“What is revealed is rarely saved” you say, and we recognize that you haven’t said much, mostly been observing which is fine actually because that’s a good way to learn.  In some situations it is also a good way not to get smacked in the face.  Since you’ve spoken up we’re listening and you have the floor.
“What is revealed is often take advantage of, used up and forgotten” you said as if you were an expert on the subject of using and forgetting.
You have felt forgotten before and you want to make sure he knows that.  There’s nothing to be done about it now and those empty feelings don’t magically become filled by telling someone your sad story.  The sadness isn’t like concrete, it won’t become thinner the more you spread it around but that’s what we do, we’ve been taught to share since we were kids and so we share.  Mostly sadness or anger, but it’s still sharing isn’t it.
You could explain further but choose not to.  You could talk about just what it was that was revealed and then taken for granted, or forgotten but that doesn’t matter as long as he knows there is something there he might come back and dig for it later on.  You’ve given him a map and that’s all you’re willing to give and all he’ll need at the moment.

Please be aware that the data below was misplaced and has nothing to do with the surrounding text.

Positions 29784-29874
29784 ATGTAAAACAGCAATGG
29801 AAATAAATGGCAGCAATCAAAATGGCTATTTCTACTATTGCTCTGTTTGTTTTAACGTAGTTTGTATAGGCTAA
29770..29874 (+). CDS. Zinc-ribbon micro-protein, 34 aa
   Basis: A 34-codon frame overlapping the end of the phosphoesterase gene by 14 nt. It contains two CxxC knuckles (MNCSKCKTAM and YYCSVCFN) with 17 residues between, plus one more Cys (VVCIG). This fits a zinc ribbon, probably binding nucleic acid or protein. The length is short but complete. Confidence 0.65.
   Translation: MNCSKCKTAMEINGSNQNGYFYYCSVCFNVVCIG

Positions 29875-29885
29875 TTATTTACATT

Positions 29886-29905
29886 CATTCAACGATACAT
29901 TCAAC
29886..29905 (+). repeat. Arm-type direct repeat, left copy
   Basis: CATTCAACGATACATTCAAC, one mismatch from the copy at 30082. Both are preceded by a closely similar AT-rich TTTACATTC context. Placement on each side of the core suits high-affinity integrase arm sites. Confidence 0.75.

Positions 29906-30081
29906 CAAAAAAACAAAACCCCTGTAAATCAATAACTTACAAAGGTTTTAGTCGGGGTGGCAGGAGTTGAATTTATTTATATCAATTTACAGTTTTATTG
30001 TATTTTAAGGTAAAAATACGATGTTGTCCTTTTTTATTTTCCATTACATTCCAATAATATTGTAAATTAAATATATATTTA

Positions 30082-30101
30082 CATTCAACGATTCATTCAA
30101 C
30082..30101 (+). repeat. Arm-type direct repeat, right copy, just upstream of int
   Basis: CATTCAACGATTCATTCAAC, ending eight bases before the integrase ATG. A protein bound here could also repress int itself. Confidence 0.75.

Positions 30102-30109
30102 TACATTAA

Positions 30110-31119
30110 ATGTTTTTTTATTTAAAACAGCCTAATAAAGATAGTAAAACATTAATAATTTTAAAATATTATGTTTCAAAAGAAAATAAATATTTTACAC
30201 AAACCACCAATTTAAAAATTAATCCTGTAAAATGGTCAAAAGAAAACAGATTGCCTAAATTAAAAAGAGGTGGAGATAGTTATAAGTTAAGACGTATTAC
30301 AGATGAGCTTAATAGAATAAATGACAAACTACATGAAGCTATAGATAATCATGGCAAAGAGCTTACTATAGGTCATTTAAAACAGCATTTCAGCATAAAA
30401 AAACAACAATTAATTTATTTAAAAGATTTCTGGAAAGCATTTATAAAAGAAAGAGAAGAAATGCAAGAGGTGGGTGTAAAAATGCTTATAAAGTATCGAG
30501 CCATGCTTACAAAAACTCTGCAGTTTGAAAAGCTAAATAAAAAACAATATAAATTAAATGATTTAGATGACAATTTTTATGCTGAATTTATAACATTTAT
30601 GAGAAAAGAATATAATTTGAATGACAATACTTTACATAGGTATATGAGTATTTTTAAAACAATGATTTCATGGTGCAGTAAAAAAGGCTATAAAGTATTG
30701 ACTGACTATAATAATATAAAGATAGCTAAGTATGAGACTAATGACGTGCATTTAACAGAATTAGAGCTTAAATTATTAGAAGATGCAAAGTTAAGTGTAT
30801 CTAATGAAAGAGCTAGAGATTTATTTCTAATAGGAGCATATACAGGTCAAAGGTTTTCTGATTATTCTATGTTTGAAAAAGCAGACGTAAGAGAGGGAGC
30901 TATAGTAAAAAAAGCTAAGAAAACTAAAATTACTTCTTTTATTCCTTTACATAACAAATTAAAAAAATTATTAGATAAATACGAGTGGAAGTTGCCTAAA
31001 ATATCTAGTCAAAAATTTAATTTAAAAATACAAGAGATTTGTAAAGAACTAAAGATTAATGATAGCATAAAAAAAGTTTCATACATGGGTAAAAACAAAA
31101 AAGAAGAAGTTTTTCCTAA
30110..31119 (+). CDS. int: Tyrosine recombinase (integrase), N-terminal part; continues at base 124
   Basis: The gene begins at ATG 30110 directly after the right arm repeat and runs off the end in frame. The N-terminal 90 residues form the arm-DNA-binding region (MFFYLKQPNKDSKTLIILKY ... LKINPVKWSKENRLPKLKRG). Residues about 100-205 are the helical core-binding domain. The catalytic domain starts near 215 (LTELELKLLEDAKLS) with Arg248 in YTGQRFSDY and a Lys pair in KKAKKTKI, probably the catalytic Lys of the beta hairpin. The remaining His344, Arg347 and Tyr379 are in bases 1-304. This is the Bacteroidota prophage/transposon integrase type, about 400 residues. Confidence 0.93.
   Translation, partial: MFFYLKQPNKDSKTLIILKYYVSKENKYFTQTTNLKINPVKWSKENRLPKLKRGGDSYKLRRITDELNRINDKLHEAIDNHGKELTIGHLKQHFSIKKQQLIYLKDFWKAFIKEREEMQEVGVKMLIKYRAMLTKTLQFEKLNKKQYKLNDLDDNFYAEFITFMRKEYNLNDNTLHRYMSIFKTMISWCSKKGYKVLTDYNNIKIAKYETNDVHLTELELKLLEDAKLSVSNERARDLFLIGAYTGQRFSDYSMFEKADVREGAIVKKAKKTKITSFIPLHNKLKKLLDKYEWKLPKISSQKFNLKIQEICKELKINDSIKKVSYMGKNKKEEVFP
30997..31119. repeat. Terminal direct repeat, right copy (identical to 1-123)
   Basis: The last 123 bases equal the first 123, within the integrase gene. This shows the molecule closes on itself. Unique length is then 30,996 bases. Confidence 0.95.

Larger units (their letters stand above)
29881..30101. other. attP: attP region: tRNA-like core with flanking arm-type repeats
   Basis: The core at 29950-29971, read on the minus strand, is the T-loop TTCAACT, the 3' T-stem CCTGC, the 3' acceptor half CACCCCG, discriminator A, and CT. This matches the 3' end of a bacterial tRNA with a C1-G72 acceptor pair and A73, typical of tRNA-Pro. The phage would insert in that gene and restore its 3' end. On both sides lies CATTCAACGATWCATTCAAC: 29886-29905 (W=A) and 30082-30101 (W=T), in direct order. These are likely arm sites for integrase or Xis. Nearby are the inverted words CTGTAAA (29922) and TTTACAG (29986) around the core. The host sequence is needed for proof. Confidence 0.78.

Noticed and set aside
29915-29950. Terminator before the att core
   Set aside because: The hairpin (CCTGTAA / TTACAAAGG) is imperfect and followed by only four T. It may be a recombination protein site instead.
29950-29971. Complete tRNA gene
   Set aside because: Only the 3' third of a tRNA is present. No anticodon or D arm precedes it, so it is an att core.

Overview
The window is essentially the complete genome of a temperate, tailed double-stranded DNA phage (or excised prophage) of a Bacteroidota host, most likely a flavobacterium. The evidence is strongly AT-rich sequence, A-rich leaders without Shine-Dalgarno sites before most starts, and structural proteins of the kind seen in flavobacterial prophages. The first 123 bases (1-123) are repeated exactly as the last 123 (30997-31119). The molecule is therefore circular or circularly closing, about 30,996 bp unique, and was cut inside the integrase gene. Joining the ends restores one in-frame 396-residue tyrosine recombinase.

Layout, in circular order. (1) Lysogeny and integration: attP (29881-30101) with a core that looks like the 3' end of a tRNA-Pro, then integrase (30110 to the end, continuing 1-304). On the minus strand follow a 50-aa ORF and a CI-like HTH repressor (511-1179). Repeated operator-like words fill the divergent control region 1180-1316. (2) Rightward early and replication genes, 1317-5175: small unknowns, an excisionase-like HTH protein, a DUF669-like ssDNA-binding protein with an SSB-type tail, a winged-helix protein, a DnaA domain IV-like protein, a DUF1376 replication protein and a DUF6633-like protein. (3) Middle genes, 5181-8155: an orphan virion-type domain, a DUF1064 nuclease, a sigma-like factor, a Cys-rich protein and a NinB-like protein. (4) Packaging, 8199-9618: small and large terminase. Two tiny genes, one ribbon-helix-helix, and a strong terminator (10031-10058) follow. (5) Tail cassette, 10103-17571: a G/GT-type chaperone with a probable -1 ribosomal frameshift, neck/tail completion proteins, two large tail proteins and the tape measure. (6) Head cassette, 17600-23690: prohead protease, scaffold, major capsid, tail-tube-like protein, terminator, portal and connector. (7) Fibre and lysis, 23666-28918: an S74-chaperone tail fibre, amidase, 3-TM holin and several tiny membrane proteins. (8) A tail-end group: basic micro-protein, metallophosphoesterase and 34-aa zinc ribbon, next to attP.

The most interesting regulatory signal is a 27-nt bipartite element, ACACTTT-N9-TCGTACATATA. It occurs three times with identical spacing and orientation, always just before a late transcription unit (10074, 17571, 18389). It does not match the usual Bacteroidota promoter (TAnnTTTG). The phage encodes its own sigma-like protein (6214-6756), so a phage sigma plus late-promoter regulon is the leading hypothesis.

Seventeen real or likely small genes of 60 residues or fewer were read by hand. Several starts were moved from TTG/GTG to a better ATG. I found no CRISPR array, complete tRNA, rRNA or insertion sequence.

And so you lay back in the sand because you’ve decided to join him in that picture of the boardwalk in late August on a New Jersey night.  In that picture the two of you are lost in a moment that might last for hours and that’s okay, that’s what you want right now.  The sound of the ocean is coming in clearer as you enter the world of this old photograph and how perfect that he happened to have just the picture after you read that part about boardwalks and salvation.  The air is thick and soft as it begins to wrap around you.  He wraps around you and you feel his weight as you settle further into the sand that is still holding a small touch of sunlight even though it’s long dark.  The uneven sand is creased by light from between the boards above you cast down from street lamps and whatever starlight has broken through the city light skies.  You wonder how far you can go into this dream picture that only showed a boardwalk casting it’s shadow over a sandy beach at nighttime, there was no one you could see in the picture and yet here or there you are.  Surely you would have seen someone in the picture if they were there, surely you would have seen the embrace and the kiss.  Were they kissing in the picture? Those people you couldn’t see but could imagine.  Were they touching and caressing? How much can you imagine? Were they making love as the sand cooled in the nighttime air and the sounds of waves on the beach matched sighs? How much can you imagine?  It’s your dream, and these are only words on a page.  The moon might rise and cast a long stream of white over the ocean but that’s not necessary.